Appl Clin Inform 2012; 03(04): 377-391
DOI: 10.4338/ACI-2012-01-RA-0002
Research Article
Schattauer GmbH

Duplicate Orders: An Unintended Consequence of Computerized provider/physician order entry (CPOE) Implementation

Analysis and Mitigation Strategies
S. Magid
1  Hospital for Special Surgery, Quality Research Center, New York
,
C. Forrer
1  Hospital for Special Surgery, Quality Research Center, New York
,
S. Shaha
2  University of Utah, Center for Policy and Public Administration, Salt Lake City
› Author Affiliations
Further Information

Correspondence to:

Dr. Steven K Magid
Hospital for Special Surgery, Quality Research Center
535 East 70th Street
New York 10021
Phone: 212 606 1060   
Fax: 212 794 2543   

Publication History

Received 06 May 2012

Accepted 26 September 2012

Publication Date:
19 December 2017 (online)

 

Summary

Objective: Computerized provider/physician order entry (CPOE) with clinical decision support (CDS) is designed to improve patient safety. However, a number of unintended consequences which include duplicate ordering have been reported. The objective of this time-series study was to characterize duplicate orders and devise strategies to minimize them.

Methods: Time series design with systematic weekly sampling for 84 weeks. Each week we queried the CPOE database, downloaded all active orders onto a spreadsheet, and highlighted duplicate orders. We noted the following details for each duplicate order: time, order details (e.g. drug, dose, route and frequency), ordering prescriber, including position and role, and whether the orders originated from a single order or from an order set (and the name of the order set). This analysis led to a number of interventions, including changes in: order sets, workflow, prescriber training, pharmacy procedures, and duplicate alerts.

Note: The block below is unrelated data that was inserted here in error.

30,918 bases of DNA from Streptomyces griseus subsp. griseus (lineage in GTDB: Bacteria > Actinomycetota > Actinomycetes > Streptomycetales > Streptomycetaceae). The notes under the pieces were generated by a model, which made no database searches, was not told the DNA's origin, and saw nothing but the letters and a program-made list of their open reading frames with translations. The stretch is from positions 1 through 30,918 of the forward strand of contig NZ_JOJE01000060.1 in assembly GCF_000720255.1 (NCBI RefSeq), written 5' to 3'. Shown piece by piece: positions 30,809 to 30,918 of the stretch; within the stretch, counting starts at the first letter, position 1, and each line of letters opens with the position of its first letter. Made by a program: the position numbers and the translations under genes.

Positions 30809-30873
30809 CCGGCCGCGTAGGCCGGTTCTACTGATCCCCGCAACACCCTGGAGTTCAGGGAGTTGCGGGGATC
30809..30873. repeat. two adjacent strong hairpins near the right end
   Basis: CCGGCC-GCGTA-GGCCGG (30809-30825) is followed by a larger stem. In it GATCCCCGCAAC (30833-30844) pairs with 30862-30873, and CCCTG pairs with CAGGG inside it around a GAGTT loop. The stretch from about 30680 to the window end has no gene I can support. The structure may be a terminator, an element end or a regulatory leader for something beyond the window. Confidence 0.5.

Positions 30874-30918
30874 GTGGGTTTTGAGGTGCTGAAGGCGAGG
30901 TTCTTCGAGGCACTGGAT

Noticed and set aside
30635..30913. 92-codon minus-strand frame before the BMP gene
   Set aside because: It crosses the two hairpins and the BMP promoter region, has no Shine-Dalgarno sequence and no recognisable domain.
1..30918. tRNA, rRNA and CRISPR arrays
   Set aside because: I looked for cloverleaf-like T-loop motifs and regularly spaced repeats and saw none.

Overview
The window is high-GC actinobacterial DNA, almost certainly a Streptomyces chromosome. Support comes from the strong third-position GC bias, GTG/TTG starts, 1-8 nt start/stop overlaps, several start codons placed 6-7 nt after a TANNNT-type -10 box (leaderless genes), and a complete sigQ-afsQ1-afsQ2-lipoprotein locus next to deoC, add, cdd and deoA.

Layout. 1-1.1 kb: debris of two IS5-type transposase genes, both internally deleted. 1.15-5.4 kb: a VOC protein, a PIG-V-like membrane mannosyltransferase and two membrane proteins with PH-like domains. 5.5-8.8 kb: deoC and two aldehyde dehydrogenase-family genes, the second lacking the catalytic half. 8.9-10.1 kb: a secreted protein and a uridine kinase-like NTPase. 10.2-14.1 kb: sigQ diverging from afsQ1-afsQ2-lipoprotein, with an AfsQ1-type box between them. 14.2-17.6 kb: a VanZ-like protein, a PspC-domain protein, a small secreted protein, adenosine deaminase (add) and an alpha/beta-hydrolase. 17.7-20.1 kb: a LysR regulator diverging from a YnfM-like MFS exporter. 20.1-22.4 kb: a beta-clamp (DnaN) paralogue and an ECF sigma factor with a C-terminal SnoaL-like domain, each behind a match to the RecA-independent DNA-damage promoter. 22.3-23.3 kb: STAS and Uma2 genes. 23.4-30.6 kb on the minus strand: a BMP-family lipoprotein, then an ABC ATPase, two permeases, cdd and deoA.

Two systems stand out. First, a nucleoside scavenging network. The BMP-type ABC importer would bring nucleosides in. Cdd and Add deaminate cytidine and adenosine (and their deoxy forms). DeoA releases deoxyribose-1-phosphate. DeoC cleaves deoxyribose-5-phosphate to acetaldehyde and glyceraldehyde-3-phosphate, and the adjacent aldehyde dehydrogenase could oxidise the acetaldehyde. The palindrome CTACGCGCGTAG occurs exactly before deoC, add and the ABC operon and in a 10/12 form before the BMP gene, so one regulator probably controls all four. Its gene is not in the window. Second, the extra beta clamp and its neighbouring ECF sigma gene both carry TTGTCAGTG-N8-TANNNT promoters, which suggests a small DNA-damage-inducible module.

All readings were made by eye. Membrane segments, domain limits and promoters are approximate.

Results: Duplicates were more likely to originate from different prescribers than from same prescribers; and from order sets than from single orders. After interventions, there was an 84.8% decrease in the duplication rate from weeks 1 to 84 and a 94.6% decrease from the highest (1) to the lowest week (75). Currently, we have negligible duplicate orders.

Conclusions: Duplicate orders can be a significant unintended consequence of CPOE. By analyzing these orders, we were able to devise and implement generalizable strategies that significantly reduced them. The incidence of duplicate orders before CPOE implementation is unknown, and our data originate from a weekly snapshot of active orders, which serves as a sample of total active orders. Thus, it should be noted that this methodology likely under-reports duplicate orders.

Citation: Magid S, Forrer C, Shaha S. Duplicate Orders: An unintended consequence of computerized provider/physician order entry (CPOE) implementation. Analysis and mitigation strategies. Appl Clin Inf 2012; 3: 377–391

http://dx.doi.org/10.4338/ACI-2012-01-RA-0002


#

 


#

Conflict of Interest

Steven K. Magid and Christopher Forrer have no conflicts of interest. Steven Shaha is employed by the vendor of the computer information system Allscripts.


Correspondence to:

Dr. Steven K Magid
Hospital for Special Surgery, Quality Research Center
535 East 70th Street
New York 10021
Phone: 212 606 1060   
Fax: 212 794 2543